Elizabeth Miller, Eldorado, Ohio. “Clinical Applications of Essential Oils for Skin Infections.” Biochemistry major working with Simran Banga, assistant professor of biology.
Miller said the goal of her research project is to prove that select essential oils possess strong antimicrobial activity against a variety of bacteria and fungal infections that can be used for clinical application. In the lab, Miller will test essential oils individually and then in combination against bacteria and fungi by various antibacterial assays. She said she has used lavender oil for several years on achy muscles but recently discovered the vast market for essential oils for use as a natural alternative.
“Once doing this, the antibacterial activity of essential oils on the infections will be compared to the typically prescribed antibiotic treatment by measuring the zones of inhibition. Further, we will test the most effective essenti oil, or oil combination, against pathogenic strains isolated from patients in the lab at Reid Hospital & Health Care Services,” Miller said.
Caleb Warner, Centerville, Ind. “Thoreau’s Individualism: Looking for the American Relevance of Walden Throughout the Centuries.” English major working with Steven Petersheim, assistant professor of English.
Warner said his research project is to discern the prevalence of Henry David Thoreau’s work, Walden in American Culture, and how this piece is used in today’s high school classrooms and college curricula.
“What interested me about this project was the dualism between the piece’s prevalence and the ideas in it that seemingly goes against the core beliefs of the ‘American’ identity as it stands today. I find this contrast interesting because the work is still taught as a way of forming an American identity of literature,” Warner said.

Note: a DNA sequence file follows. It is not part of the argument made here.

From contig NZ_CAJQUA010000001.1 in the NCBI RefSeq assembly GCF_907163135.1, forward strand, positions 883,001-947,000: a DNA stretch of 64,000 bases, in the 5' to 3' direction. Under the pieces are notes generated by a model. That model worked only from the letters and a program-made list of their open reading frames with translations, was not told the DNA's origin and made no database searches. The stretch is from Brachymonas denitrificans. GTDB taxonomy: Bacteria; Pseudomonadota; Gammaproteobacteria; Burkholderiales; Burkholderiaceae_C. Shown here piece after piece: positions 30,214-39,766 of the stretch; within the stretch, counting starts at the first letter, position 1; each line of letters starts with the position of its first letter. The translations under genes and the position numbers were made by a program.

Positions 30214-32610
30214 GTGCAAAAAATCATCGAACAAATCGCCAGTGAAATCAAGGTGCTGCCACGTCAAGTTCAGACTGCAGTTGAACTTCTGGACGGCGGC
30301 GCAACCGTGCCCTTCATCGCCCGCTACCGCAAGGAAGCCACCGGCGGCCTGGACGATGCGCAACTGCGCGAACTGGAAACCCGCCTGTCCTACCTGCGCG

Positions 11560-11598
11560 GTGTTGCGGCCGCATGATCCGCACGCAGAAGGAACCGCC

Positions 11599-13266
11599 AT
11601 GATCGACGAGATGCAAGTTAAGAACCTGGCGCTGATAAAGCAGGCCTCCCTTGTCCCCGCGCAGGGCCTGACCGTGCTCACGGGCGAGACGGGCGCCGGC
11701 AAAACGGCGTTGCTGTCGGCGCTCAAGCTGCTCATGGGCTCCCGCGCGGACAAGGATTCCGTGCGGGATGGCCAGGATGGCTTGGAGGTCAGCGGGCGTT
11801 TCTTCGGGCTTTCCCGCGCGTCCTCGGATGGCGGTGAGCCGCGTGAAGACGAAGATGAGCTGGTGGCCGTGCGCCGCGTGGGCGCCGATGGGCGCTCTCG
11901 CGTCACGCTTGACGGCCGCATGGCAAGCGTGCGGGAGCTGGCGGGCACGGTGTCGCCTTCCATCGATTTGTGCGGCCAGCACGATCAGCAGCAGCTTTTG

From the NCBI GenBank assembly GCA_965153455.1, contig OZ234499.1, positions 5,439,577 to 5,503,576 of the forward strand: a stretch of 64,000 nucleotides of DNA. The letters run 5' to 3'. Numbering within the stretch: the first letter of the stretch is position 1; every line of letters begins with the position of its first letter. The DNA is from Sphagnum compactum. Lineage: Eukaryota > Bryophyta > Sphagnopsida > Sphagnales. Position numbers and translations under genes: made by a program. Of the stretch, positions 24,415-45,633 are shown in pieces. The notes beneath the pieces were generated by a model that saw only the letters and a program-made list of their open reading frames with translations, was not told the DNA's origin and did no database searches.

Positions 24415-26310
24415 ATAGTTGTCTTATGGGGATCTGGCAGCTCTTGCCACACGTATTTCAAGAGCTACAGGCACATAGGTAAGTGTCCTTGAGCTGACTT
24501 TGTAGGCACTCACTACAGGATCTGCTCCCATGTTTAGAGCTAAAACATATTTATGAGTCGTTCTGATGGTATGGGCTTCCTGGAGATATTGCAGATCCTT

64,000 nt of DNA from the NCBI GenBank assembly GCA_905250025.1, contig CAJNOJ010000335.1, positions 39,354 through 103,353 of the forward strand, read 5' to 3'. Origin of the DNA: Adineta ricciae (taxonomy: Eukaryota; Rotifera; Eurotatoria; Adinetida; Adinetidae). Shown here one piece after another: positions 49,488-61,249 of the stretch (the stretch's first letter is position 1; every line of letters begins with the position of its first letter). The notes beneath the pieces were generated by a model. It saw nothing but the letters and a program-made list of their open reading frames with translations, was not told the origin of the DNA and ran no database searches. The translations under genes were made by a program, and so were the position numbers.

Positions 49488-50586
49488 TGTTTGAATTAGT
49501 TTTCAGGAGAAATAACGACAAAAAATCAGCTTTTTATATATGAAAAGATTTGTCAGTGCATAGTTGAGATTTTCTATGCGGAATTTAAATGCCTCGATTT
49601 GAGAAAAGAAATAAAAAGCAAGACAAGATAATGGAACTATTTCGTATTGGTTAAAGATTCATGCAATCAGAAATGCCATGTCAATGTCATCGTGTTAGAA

As part of his project, Warner will travel to Concord, Mass., and Walden Pond to conduct research. He will review Thoreau’s papers and talk with locals and tourists about Thoreau and his work in the Concord area.
“The biggest thing I want to get out of this summer project is some more hands on experience with research itself. Whatever conclusions I reach through the research are secondary, though still important, to learning how to properly research, absorb all the information, process it, and respond to it, sending it out into the world to help inform others,” Warner said.
Ryan Wysong, Williamsburg, Ind. “Rebuilding What I Destroyed: A Personal Look at The Warrior Culture and The PTSD Epidemic.” English major working with Jean Harper, associate professor of English.
Wysong said the goal of his research project is to find out what the mental health care process is for returning soldiers, in relation to evaluation for symptoms of PTSD. An Army veteran, Wysong said he returned home from Iraq in 2005 and found the evaluation of returning soldiers needing more, including following up months after and a need for more open discussion on the issue from supervisors and fellow soldiers. He said he began showing symptoms of PTSD two months after he returned and feels that the suicide rate could improve with enhanced evaluations.
“Right now the statistic is 22 veterans a day are committing suicide. I think this is directly related to how the Army treats soldiers who have PTSD,” Wysong said. “The overall goal of my project is to discover the actual process the Army is using today in order to allow those in the civilian world that are treating veterans with some insight, and hopefully assist them in the planning of care for veterans. I think knowing the process, which is shrouded from the public eye, would assist in continuity of care, and also would help counselors understand where these veterans are coming from.”
Wysong said he is using a journalistic approach to his research project. Wysong was stationed at Fort Stewart Georgia and deployed to Iraq from there.
After completing his research, Wysong would like to share the data and information with various national and community organizations that assist veterans in the hope that his work will assist with the treatment of those returning with PTSD, Wysong said.